Stack Overflow is a community of 4.7 million programmers, just like you, helping each other.

Join them; it only takes a minute:

Sign up
Join the Stack Overflow community to:
  1. Ask programming questions
  2. Answer and help your peers
  3. Get recognized for your expertise

I'm writing an app that gets a Json list of objects like this:

[
   {
       "ObjectType": "apple",
       "ObjectSize": 35,
       "ObjectCost": 4,
       "ObjectTaste": "good",
       "ObjectColor": "golden"
   },
   {
       "ObjectType": "books",
       "ObjectSize": 53,
       "ObjectCost": 7,
       "Pages": 100
   },
   {
       "ObjectType": "melon",
       "ObjectSize": 35,
       "ObjectTaste": "good",
       "ObjectCost": 5
   },
   {
       "ObjectType": "apple",
       "ObjectSize": 29,
       "ObjectCost": 8,
       "ObjectTaste": "almost good",
       "ObjectColor": "red"
   }
  ]

I want to make a base class ItemToSell (size,cost), and derive Apple, Melon and Book from it, then make the deserialization based on the "ObjectType" field to whatever class it fits. I want it to build a list of ItemToSell objects, every object being Apple, Melon or Book.

How could I do this in .Net?

Thanks in advance :)

EDIT: I know how to deserialize it in a Big class with all the fields it can ever contain, like: Base(ObjectType,ObjectSize,ObjectCost,ObjectColor,Pages). But I want it to distinguish between classes by the ObjectType so I won't have any usefulness fields like Pages field for every book item or ObjectTaste for every book.

share|improve this question
    
it is not valid json,make sure it is complete json – Ehsan Sajjad May 9 '14 at 14:25
up vote 8 down vote accepted

Some time ago I had the same problem.

You'll can use Json.NET, but if you don't have control over the json document (as in: 'it has been serialized by some other framework') you'll need to create a custom JsonConverter like this:

class MyItemConverter : JsonConverter
{
    public override bool CanConvert(Type objectType)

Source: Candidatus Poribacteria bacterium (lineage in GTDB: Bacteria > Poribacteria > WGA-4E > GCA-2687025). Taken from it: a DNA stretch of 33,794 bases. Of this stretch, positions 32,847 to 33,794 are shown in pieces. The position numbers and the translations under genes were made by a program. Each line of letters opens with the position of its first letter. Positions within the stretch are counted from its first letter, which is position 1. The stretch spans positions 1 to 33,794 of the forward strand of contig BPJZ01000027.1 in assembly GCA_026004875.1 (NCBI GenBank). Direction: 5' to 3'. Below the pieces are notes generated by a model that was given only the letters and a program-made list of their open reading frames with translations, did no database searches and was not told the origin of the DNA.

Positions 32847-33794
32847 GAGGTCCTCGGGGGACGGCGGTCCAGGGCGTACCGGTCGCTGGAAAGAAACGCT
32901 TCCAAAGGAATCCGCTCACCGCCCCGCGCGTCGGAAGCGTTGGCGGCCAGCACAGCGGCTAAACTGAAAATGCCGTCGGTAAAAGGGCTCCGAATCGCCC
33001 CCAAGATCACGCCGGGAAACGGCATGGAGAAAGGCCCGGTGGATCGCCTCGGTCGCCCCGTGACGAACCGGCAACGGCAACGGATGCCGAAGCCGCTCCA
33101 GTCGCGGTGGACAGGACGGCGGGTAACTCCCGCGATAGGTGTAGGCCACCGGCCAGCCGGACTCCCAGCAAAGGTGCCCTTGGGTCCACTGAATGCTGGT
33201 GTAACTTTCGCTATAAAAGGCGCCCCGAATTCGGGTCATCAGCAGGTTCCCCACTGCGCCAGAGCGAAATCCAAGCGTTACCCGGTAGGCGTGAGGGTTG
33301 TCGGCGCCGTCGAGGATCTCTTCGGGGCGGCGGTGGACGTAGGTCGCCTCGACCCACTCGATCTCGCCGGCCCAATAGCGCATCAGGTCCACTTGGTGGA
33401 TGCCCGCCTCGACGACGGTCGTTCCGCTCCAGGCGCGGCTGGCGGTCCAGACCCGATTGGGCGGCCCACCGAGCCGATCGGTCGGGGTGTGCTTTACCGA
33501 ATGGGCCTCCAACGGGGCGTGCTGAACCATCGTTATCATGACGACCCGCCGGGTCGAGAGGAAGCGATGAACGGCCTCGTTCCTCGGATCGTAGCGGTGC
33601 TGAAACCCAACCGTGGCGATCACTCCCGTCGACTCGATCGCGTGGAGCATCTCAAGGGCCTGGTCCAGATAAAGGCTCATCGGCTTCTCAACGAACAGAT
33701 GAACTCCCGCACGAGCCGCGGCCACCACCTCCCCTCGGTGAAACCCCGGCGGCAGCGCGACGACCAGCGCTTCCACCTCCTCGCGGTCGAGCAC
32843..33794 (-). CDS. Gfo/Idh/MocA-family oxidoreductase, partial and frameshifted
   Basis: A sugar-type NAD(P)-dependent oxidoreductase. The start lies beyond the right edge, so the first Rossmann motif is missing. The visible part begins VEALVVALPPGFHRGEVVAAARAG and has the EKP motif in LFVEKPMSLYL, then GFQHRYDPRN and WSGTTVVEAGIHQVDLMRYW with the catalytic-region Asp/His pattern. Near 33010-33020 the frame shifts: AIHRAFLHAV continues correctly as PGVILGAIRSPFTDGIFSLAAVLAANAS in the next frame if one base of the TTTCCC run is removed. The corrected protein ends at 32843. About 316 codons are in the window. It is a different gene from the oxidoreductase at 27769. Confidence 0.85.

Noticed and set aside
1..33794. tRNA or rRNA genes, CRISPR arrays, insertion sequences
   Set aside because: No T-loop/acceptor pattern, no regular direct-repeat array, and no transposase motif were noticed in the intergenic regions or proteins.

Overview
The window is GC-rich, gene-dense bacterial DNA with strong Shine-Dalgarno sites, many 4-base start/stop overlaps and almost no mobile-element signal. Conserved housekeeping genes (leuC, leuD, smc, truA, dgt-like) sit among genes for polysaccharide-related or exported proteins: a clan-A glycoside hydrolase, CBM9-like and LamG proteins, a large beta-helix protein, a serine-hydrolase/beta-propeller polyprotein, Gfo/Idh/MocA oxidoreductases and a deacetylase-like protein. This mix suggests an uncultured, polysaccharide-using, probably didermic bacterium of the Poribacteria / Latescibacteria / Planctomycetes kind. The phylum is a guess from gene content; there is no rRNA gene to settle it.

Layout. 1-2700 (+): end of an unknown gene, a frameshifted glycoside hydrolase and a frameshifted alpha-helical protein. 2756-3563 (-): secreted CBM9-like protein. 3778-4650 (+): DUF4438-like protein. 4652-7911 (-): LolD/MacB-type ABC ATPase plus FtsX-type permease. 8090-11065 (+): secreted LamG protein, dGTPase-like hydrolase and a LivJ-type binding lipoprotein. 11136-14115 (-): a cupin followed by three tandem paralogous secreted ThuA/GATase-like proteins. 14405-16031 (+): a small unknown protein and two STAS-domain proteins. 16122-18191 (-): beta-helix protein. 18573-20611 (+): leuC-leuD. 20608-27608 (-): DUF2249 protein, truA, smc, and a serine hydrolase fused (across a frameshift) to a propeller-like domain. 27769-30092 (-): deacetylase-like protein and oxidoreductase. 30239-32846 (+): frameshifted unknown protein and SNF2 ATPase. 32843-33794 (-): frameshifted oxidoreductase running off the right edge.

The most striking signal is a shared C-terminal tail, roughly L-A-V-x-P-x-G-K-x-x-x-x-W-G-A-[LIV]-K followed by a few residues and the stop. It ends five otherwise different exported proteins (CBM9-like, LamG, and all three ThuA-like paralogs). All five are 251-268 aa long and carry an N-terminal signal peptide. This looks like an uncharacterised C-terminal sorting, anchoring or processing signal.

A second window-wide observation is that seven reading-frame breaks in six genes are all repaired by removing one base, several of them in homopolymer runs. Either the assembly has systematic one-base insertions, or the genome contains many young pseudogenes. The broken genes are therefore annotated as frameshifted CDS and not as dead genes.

{
        return typeof(ItemToSell).IsAssignableFrom(objectType);
    }

    public override object ReadJson(JsonReader reader, Type objectType, object existingValue, JsonSerializer serializer)
    {
        JObject obj = JObject.Load(reader);
        string discriminator = (string)obj["ObjectType"];

        ItemToSell item;
        switch (discriminator)
        {
            case "apple":
                item = new Apple();
                break;
            case "books":
                item = new Books();
                break;
            case "melon":
                item = new Melon();
                break;
            default:
                throw new NotImplementedException();
        }

        serializer.Populate(obj.CreateReader(), item);

        return item;

    }


    public override void WriteJson(JsonWriter writer, object value, JsonSerializer serializer)
    {

    }
}

Then you'll need to add it to the converters of the JsonSerializerSettings like so:

JsonSerializerSettings settings = new JsonSerializerSettings
{
    TypeNameHandling = TypeNameHandling.Objects,

};
settings.Converters.Add(new MyItemConverter());
var items = JsonConvert.DeserializeObject<List<ItemToSell>>(response, settings);
share|improve this answer
    
Thanks very much 😊 – Cristian Dan May 9 '14 at 14:56

You can use a CustomCreationConverter. This lets you hook into the deserialization process.

public abstract class Base
{
    public string Type { get; set; }
}

class Foo : Base
{
    public string FooProperty { get; set; }
}

class Bar : Base
{
    public string BarProperty { get; set; }
}

class CustomSerializableConverter : CustomCreationConverter<Base>
{
    public override Base Create(Type objectType)
    {
        throw new NotImplementedException();
    }

    public override object ReadJson(JsonReader reader, Type objectType, object existingValue, JsonSerializer serializer)
    {
        var jObject = JObject.Load(reader);

        var type = (string)jObject.Property("Type");
        Base target;
        switch (type)
        {
            case "Foo":